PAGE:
NEW DELHI – Even as the country continues to witness a campaign for a strong anti-corruption watchdog, a report has calculated that between $104 billion and $128 billion (roughly Rs 5 to 6 lakh crore) was illegally siphoned out of India in the decade spanning 2000 to 2009.
This works out to an average outflow of about $10-13 billion (Rs 48,000 to Rs 63,000 crore) every year.
The report has been prepared by international watchdog Global Financial Integrity (GFI), which first collected and computed worldwide data on illicit financial outflows in 2008.
International watchdog Global Financial Integrity’s (GFI) report on illicit financial flows says nearly Rs 6 lakh crore was illegally siphoned out of India in the decade spanning 2000 to 2009.
GFI estimates illicit flows by looking at data on two aspects of the economy. The first category is calculated by comparing foreign funds generated by external borrowings and foreign direct investment with the uses to which these funds could be put – bridging the country’s current account deficit or adding to its forex reserves.
If the official data shows that the use is less than the funds generated, there must be an illicit outflow and if it is more there must be an illicit inflow. GFI data shows that in India over $6.8 billion (about Rs 33,000 crore) was lost in this manner over the decade.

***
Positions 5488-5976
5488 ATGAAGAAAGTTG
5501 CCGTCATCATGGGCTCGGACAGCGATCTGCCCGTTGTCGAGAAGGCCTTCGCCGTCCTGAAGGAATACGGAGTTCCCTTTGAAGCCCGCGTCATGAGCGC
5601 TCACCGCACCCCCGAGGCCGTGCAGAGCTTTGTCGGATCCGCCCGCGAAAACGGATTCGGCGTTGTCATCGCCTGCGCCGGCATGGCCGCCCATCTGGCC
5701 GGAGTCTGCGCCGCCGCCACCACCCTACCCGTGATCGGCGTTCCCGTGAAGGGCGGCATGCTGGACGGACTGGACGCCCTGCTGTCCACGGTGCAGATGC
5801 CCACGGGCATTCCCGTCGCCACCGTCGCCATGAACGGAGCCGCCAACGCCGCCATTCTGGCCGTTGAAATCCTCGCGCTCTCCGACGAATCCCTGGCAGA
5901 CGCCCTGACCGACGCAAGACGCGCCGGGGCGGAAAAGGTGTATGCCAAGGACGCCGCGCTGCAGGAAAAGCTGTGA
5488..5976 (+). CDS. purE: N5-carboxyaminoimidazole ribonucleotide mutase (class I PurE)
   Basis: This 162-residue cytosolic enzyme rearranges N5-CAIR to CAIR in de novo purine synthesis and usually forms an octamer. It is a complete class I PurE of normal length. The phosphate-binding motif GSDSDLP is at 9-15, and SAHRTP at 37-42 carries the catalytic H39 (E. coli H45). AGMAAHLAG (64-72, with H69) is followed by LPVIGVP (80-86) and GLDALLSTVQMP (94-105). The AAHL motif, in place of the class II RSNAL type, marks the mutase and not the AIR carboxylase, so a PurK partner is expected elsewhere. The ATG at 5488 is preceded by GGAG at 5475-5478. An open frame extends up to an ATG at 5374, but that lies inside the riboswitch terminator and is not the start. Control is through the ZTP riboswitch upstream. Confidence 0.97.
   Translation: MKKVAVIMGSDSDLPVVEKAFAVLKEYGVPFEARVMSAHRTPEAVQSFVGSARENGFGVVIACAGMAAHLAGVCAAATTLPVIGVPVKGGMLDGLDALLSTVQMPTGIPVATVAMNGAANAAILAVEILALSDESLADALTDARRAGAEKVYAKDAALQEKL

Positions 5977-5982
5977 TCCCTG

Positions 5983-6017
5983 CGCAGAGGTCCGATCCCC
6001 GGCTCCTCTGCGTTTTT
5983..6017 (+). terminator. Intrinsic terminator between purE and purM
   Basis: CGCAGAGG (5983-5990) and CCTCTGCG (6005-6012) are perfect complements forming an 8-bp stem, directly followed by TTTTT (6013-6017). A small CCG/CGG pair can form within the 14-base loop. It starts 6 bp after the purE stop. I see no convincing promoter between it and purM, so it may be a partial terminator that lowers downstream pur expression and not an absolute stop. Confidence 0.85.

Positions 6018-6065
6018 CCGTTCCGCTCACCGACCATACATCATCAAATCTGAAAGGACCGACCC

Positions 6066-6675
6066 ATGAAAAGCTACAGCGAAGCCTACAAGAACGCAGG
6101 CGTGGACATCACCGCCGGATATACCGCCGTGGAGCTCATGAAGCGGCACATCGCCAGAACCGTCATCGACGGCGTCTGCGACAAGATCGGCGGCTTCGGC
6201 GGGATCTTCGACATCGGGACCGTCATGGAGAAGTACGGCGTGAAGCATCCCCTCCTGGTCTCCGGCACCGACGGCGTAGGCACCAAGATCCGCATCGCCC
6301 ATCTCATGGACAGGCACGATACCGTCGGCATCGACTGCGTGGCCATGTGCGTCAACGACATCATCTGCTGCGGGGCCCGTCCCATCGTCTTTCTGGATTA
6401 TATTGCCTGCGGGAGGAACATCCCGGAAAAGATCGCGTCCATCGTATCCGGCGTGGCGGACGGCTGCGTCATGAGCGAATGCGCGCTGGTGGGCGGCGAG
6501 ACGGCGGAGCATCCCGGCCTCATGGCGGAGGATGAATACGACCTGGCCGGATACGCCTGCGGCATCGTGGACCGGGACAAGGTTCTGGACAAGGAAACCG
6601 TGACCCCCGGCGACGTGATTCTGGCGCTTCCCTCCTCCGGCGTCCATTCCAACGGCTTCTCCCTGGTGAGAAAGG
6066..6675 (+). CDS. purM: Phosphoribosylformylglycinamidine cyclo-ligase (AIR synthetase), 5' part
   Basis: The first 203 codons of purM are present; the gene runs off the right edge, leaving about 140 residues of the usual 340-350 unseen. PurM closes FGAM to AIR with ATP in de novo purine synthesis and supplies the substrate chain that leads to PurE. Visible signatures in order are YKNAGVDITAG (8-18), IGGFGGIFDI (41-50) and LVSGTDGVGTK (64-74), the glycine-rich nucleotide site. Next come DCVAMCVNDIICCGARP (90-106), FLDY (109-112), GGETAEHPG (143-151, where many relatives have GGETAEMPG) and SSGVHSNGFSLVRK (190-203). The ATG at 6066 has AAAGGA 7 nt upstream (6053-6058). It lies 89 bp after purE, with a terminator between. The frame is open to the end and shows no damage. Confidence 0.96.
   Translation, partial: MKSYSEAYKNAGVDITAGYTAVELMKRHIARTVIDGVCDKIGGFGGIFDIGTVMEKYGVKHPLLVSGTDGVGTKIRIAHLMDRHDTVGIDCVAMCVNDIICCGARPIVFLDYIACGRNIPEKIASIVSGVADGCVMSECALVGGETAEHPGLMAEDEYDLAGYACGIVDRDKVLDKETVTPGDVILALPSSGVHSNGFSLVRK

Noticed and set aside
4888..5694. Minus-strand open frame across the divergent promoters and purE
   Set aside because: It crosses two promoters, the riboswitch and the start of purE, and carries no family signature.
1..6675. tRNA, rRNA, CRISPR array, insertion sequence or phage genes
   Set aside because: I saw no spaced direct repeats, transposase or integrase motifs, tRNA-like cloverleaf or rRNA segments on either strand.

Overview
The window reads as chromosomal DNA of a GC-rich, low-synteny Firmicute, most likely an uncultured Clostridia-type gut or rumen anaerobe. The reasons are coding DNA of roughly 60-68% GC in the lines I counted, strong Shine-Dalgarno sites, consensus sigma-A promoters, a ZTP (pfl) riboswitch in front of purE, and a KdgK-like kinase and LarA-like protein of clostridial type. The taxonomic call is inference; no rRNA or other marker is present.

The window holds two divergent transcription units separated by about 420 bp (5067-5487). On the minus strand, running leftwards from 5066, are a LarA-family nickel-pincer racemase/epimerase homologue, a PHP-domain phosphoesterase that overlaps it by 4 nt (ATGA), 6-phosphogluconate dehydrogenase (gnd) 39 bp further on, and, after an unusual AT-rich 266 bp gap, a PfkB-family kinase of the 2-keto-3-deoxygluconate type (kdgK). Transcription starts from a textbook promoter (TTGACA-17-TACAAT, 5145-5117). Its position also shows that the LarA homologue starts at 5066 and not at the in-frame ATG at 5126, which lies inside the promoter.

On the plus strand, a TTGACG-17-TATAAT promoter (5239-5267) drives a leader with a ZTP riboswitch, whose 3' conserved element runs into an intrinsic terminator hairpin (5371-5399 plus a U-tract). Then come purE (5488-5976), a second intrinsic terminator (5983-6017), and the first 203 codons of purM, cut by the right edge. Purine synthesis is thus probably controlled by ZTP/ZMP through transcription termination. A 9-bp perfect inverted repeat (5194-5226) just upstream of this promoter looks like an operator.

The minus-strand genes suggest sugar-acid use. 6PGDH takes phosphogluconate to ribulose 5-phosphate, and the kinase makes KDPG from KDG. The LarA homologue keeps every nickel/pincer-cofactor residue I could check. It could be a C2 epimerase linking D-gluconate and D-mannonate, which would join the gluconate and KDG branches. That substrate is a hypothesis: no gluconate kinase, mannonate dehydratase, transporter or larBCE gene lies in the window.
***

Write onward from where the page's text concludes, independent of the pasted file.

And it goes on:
The second category is illicit flows that arise through trade mispricing. If an importer declares a higher import value to the customs department than the value of goods recorded by the exporting partner country, it creates an illicit outflow.
Similarly, if an exporter understates the value of goods actually exported in relation to the imports recorded in the importing partner country and keeps the balance of funds abroad, that too is an illicit outflow. International trade data reveals such mispricing by comparing data from partner trading countries.It is this type of jugglery that accounts for the bulk of illicit flows in India – worth over $121.65 billion (Rs 5.8 lakh crore) or almost 95% of the total.
According to the GFI report, India, like China, also displays a peculiar kind of circular flow of funds called “round-tripping”. In this trick of high finance, money illegally flows out and then illegally flows in to be invested in the underground or black economy. This not only causes huge tax losses to the public exchequer but bolsters the illegal domestic economy.
China continues to be ranked first in the international league tables of illicit financial flows, with over $2.74 trillion estimated to have been taken out of the country between 2000 and 2009. Others in the big league include Mexico, Russia, Saudi Arabia, Malaysia and UAE. Trade mispricing accounts for about 51% of global illicit financial flows. Corruption, kickbacks, theft and bribery are the primary conduit for the unrecorded transfer of capital from oil exporters such as Kuwait, Nigeria, Qatar, Russia, Saudi Arabia, the United Arab Emirates, and Venezuela. However, in Mexico, another oil producer, trade mispricing is the main source of illicit flows.